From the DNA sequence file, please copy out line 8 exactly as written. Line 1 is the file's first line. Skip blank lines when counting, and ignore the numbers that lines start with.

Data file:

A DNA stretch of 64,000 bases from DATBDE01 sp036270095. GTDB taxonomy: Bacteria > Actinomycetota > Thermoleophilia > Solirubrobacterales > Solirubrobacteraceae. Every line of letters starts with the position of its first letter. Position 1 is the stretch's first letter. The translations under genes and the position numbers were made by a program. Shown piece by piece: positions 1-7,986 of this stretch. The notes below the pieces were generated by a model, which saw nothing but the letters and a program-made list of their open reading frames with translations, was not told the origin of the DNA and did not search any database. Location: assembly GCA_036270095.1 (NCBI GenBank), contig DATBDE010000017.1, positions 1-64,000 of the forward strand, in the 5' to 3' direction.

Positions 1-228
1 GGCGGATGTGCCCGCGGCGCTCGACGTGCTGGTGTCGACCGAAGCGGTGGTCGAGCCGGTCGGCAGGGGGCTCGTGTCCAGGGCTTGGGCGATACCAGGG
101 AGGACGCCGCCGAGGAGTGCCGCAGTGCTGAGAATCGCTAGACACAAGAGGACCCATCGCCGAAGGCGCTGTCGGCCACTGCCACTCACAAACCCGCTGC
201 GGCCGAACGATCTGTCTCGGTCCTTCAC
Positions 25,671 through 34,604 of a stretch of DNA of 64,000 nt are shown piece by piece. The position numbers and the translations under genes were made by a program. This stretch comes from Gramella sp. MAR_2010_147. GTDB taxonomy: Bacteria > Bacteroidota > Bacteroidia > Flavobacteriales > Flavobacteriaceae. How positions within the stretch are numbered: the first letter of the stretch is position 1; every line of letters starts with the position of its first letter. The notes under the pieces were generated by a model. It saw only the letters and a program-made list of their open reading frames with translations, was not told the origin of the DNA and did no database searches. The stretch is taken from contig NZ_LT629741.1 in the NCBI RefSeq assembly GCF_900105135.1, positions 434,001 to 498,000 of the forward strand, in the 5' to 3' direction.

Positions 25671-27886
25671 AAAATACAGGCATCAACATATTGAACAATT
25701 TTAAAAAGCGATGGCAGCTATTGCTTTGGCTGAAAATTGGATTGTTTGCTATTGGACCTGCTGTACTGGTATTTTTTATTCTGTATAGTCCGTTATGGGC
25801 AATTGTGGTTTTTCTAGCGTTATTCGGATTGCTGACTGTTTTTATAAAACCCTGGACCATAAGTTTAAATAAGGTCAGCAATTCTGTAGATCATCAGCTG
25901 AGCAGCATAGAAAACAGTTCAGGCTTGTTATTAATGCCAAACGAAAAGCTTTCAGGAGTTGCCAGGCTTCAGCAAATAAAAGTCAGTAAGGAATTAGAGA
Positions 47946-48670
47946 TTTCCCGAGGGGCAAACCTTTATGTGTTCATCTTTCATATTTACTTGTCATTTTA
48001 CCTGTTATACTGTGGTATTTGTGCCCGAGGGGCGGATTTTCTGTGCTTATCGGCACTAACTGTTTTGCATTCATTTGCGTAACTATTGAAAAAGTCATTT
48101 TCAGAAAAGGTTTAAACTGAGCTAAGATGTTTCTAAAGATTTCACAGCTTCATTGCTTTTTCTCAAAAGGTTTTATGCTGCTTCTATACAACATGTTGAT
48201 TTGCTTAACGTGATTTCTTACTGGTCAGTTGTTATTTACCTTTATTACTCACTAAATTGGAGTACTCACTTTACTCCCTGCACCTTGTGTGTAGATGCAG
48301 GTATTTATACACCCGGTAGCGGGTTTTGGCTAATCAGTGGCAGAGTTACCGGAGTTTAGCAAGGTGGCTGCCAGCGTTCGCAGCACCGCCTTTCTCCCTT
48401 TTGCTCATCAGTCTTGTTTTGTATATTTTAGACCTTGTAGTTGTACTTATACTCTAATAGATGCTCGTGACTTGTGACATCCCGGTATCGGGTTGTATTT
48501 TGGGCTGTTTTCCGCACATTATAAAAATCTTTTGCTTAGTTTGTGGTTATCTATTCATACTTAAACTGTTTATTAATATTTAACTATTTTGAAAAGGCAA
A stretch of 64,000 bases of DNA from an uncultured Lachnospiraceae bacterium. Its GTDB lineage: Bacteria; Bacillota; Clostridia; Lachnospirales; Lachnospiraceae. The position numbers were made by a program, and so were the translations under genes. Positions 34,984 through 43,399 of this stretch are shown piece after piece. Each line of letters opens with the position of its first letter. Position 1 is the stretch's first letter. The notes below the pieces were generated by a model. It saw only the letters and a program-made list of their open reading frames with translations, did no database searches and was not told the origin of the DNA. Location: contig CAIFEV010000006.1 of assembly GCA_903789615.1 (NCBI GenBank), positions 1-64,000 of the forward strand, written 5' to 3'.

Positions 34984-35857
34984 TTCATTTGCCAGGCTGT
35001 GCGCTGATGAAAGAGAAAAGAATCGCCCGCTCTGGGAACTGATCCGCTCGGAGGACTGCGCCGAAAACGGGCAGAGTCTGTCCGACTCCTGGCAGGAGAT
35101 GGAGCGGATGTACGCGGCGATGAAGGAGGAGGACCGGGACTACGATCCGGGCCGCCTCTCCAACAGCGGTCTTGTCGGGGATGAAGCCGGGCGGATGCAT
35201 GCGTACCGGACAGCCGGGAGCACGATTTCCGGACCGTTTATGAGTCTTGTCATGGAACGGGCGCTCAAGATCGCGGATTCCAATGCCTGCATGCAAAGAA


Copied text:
25671 AAAATACAGGCATCAACATATTGAACAATT